My wife and I saw the show on June 22nd, after spending a delightful day out at Coney Island getting hosed down by firefighters at the 90+-degree Mermaid Parade. (Todd Robbins was goading the firefighters, "You wouldn't hose the Brooklyn Borough President, now, would you?" They did.)
The new Jay show was charming, and oh, how dialogue-filled. Ricky must have spent many months working on that material.
The card material at the start was impressive as always, except for one segment where he flat out blew the misdirection on a hand-mucking switch and you could sense it in the room ... there were audible mutters and a "change of energy" in the audience (I don't know how else to describe it).
The chain was wonderfully done -- much of it seems like David Roth's handling, except for the closing sequence, which appears to be original to Jay.
All the apparatus is gorgeous; the flea circus, apparently built by Steinmayer, looks like a god took a day off and built a flea circus. It's that beautiful. And the "Orange Tree" speaks for itself.
Although some magicians have expressed disapproval of "The Knight's Tour" (the singing, chess-and-cube-root-calculating part of the show) I thought it was one of the strongest segments.
On the whole, an impressive show in many ways, but I'm left with a lingering feeling that "52 Assistants" (which I only saw on video) was stronger in that the theatrical construct was more closely aligned to the actual show -- Jay and cards -- than this one, which "The Stem" is a device upon which much of the "plot" is hung.
For those collectors, the show had "52 Assistants" posters for sale, under a sign that said "Prove to your friends that you saw this show! Buy a poster!" proving that the posters will be on sale only at the show -- not by mail order or any other way. "On The Stem" posters had apparently sold out, as had the playing cards, at the time of our visit. The "Journal of Anomalies" posters were still available.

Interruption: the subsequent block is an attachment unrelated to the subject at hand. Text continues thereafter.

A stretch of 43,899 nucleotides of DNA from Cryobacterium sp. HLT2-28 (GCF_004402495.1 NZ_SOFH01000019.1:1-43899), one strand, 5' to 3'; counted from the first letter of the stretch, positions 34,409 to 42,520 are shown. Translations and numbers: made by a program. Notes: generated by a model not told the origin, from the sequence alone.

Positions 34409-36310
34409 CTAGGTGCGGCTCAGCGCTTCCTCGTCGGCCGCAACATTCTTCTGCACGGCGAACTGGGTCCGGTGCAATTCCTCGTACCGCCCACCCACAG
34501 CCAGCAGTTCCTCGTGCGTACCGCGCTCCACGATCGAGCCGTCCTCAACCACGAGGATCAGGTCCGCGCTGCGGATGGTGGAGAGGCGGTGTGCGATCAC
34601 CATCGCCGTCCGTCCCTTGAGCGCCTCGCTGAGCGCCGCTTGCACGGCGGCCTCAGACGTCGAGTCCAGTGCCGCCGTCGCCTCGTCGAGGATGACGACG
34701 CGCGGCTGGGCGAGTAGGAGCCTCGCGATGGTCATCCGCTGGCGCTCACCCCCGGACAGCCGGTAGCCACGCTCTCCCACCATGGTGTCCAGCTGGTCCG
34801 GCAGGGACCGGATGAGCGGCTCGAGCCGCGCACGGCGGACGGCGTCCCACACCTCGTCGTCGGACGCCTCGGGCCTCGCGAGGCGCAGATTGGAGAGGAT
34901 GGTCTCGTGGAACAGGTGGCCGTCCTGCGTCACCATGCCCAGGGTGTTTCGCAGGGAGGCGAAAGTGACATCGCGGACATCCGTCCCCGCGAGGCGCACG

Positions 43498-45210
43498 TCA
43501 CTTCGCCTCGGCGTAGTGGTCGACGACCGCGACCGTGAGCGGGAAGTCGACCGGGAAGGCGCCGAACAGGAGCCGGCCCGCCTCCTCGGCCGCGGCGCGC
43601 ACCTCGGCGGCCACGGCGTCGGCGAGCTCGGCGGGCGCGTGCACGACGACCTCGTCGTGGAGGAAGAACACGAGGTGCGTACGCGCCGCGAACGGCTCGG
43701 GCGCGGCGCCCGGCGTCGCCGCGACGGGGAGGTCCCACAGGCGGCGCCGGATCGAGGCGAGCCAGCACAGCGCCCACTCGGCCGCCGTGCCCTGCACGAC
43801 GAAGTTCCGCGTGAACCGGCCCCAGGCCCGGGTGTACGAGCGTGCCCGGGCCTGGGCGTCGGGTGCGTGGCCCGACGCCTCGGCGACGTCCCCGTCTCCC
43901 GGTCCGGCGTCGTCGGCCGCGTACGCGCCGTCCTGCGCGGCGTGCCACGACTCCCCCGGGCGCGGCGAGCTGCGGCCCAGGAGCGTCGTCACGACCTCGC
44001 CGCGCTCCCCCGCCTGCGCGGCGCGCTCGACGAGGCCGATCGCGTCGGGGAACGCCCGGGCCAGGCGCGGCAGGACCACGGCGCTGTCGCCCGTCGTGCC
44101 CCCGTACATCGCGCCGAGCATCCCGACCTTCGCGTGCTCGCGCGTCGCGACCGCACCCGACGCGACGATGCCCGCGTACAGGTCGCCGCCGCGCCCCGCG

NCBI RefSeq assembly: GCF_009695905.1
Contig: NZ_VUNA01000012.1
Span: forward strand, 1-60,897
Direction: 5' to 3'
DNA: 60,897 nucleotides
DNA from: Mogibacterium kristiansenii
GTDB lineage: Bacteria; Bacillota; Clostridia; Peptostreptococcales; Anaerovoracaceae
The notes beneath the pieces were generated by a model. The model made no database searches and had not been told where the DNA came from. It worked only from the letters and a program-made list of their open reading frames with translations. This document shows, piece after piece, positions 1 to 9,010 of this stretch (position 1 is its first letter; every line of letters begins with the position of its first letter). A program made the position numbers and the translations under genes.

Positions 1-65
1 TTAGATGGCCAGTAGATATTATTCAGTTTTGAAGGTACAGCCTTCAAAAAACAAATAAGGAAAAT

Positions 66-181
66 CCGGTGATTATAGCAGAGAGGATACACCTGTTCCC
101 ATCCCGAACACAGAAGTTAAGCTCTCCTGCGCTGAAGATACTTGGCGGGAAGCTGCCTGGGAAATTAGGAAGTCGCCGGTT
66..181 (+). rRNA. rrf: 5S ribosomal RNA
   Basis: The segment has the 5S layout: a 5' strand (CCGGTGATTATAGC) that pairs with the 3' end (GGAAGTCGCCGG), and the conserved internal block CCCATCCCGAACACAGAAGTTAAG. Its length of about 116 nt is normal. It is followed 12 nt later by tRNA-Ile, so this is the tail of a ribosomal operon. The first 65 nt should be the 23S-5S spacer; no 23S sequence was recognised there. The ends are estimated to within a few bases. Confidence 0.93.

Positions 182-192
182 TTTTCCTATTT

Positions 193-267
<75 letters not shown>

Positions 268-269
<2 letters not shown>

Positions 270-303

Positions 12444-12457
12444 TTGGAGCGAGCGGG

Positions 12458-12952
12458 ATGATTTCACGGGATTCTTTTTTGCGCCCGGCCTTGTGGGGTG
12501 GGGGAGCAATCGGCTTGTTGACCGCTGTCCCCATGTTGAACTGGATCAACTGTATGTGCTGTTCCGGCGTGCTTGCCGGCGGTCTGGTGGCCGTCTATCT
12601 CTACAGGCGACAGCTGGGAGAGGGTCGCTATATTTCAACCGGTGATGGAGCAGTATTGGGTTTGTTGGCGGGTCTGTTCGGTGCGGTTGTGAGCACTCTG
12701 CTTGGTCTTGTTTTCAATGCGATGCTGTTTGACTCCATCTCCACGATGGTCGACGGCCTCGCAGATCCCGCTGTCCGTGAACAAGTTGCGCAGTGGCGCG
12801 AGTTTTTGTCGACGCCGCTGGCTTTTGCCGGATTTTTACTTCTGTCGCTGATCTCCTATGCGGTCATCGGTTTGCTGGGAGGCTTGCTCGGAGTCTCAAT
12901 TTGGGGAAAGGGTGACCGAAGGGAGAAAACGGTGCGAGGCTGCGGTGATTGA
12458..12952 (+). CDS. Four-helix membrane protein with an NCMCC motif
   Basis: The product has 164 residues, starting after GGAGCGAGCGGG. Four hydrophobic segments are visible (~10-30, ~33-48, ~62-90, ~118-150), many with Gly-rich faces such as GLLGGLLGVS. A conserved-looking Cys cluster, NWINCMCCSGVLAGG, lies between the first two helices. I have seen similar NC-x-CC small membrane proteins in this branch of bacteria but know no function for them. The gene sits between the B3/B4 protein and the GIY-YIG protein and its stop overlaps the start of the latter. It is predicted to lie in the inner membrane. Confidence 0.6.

We did fork over five bucks for the "Ricky Jay Hundred Dollar Sweets," if anything, for the souvenir value. Later that night when meeting up with Todd Robbins and Jamy Ian Swiss we were amused to find out that a box of the sweets had gone on eBay the week before for $90. Ah, sweet irony.
And for those who are star-struck, Heather Graham sat two seats to my left in the row behind me. She and Ricky studiously never made eye contact throughout the show (even though she was on the aisle and he brushed right by her while selling the candy after intermission), but she was the first person in the room to leap to her feet for the standing ovation at the end of the show following the Malini Card Stab.
(For those missing the miniscule cultural significance of this, Graham played Rollergirl and Ricky the cameraman in "Boogie Nights.")
I understand the show has been extended into August (and subsequently sold out many of those performances). If you get a chance at perhaps single-seat tickets, I'd go for it. It's rare that you get to see magic treated this well on stage.